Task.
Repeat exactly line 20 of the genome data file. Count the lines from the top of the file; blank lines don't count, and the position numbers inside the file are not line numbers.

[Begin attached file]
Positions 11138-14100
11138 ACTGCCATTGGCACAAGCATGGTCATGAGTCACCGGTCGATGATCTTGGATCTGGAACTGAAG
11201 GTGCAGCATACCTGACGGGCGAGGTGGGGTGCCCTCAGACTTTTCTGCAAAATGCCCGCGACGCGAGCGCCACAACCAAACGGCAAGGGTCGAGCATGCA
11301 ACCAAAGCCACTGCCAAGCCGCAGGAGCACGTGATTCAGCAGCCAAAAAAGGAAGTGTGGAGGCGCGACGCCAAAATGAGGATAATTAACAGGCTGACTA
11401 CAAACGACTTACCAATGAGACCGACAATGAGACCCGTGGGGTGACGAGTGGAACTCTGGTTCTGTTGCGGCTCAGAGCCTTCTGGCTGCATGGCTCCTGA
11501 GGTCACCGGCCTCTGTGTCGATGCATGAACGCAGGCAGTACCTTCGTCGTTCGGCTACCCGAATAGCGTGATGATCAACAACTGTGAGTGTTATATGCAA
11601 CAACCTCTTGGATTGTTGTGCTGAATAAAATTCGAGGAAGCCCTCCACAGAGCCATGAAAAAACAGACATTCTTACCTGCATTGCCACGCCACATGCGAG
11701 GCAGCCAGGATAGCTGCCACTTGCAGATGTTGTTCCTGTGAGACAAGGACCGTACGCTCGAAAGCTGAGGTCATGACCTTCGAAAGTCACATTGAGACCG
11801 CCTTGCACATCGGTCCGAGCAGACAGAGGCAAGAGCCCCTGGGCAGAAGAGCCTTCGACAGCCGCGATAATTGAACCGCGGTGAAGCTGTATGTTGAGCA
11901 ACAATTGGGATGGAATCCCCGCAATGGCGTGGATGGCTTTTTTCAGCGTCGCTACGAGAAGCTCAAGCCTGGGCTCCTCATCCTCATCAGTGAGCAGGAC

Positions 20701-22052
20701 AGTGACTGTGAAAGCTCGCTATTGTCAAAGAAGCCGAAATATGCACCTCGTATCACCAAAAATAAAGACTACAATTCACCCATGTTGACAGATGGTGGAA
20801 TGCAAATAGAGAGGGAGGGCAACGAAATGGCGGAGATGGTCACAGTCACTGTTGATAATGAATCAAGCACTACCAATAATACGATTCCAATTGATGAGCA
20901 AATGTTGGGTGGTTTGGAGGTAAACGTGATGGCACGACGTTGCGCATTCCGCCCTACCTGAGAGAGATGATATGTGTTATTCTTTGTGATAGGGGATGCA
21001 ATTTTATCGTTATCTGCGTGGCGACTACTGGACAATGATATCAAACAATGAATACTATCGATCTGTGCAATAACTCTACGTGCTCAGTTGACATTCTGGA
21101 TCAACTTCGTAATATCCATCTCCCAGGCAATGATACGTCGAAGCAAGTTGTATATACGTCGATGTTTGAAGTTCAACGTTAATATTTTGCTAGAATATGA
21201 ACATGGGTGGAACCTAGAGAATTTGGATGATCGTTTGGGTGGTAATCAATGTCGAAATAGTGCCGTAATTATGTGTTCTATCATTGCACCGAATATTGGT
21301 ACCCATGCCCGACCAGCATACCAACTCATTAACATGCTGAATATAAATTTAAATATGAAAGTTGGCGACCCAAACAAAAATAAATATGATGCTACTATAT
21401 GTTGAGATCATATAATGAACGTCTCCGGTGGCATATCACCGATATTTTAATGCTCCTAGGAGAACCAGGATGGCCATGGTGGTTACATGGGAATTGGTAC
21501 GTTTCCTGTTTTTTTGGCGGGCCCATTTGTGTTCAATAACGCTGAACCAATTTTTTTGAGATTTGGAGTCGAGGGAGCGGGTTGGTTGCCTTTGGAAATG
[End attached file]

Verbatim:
21501 GTTTCCTGTTTTTTTGGCGGGCCCATTTGTGTTCAATAACGCTGAACCAATTTTTTTGAGATTTGGAGTCGAGGGAGCGGGTTGGTTGCCTTTGGAAATG